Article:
Our HealthBegins team felt inspired by that diversity, but we also recognized that one key voice needs more amplification as HT4M’s work continues to grow: that of the patient.


We cannot build the future of Medicaid without the direct involvement of those who have Medicaid coverage. Any attempt to do so, while well intentioned, risks resulting in more harm, more angst, more struggle for those with already busy and complicated day-to-day lives. We must not work for those with Medicaid coverage. We must work with them.


Fittingly, Glide actually has an FQHC on an upper floor in the building! As we now build upon the important work we’ve begun, perhaps our community can continue its ascent — literally and metaphorically. This last year we rose from the church basement up to the sanctuary; next year we could rise further still up to the clinic.


Values must guide us. JP Morgan is a business- and investor-oriented event. So it made sense that a primary message of those on stage was that of business opportunity: Entrepreneurs should pay attention! Investors should not be afraid! There’s plenty of money to be made!


This is, importantly, true. And we’re thankful that it is true. While not equally applied across the country, Medicaid does offer an incredible opportunity for those looking to make an impact within the context of a sustainable business model.


But also true is what drives us here at HealthBegins.


Transformative work requires growing roots in the rich soil of a community. It requires operating on a human-to-human basis and in solidarity with those less privileged. It functions through the lenses of hope, justice, and health and equity for all.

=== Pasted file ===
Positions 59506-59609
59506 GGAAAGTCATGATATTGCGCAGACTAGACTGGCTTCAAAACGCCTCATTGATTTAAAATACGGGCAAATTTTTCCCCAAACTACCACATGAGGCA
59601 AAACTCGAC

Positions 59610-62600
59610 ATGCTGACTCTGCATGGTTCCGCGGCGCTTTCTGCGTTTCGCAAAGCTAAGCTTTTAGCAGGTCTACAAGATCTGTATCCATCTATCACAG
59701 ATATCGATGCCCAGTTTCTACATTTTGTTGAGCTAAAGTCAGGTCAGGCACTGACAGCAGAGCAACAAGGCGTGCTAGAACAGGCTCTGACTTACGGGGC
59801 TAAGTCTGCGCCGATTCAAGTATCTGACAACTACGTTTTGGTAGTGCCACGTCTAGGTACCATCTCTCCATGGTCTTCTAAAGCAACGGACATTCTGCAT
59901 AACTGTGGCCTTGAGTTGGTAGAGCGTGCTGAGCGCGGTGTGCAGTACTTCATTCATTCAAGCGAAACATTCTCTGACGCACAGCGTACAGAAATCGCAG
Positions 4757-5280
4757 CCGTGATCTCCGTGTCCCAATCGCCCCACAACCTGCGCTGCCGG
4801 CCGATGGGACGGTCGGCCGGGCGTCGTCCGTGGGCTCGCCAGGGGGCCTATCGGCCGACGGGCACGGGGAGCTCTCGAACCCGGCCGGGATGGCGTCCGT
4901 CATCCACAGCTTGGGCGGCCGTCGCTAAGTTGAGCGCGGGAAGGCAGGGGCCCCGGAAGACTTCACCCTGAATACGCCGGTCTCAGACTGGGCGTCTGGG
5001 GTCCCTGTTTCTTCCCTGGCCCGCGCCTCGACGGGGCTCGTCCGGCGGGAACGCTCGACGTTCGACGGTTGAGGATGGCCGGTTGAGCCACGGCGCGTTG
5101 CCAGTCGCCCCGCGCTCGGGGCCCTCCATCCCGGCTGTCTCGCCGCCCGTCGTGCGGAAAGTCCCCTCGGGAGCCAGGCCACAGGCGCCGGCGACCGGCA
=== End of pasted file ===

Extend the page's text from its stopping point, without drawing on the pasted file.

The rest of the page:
Keeping the Faith


Now the hard, sometimes clumsy work of figuring out how to integrate these new tools into the institutions and pillars of our communities continues.


It’s appropriate that Glide has been a home for these conversations for two years running. And now we’re only 365 days away from when the 3rd Annual Future of Medicaid Innovation Forum calls us all back to church!


My hope is that we operate with that in mind: that over the next year we work to harness not just the power of technology, but the power that Glide represents. That we are fueled not just by the hope of a data-filled future, but the hope of a shared purpose, pursued together. And that we operate not just in the spirit of innovation, but in the deeper spirit of justice that Glide and its people embody.


Read Holman is a Senior Associate at HealthBegins. He just started a couple weeks ago, so reach out and say hello!

Featured Content

Staff Spotlight: Erica Jones, Following Her Path and Passion to Help People

“I wish people would try to advocate for themselves more, because I feel like there's this power struggle and people don't feel like they can.”

Staff Spotlight: Kyron Pierce, The Eagle Scout with a Passion For Helping People Lead Healthy Lives

“[Health equity] is very hard work and it might be some years for us to see the fruits of our labor, but it'll be worth it when you do produce it.”

Staff Spotlight: Alejandra Cabrera, Perfectly Imperfect Artist and Health Equity Advocate

When I work with people and communities, I always think back to this sense of not belonging and it drives me to continue to do the heart-work we need to do to advance health equity.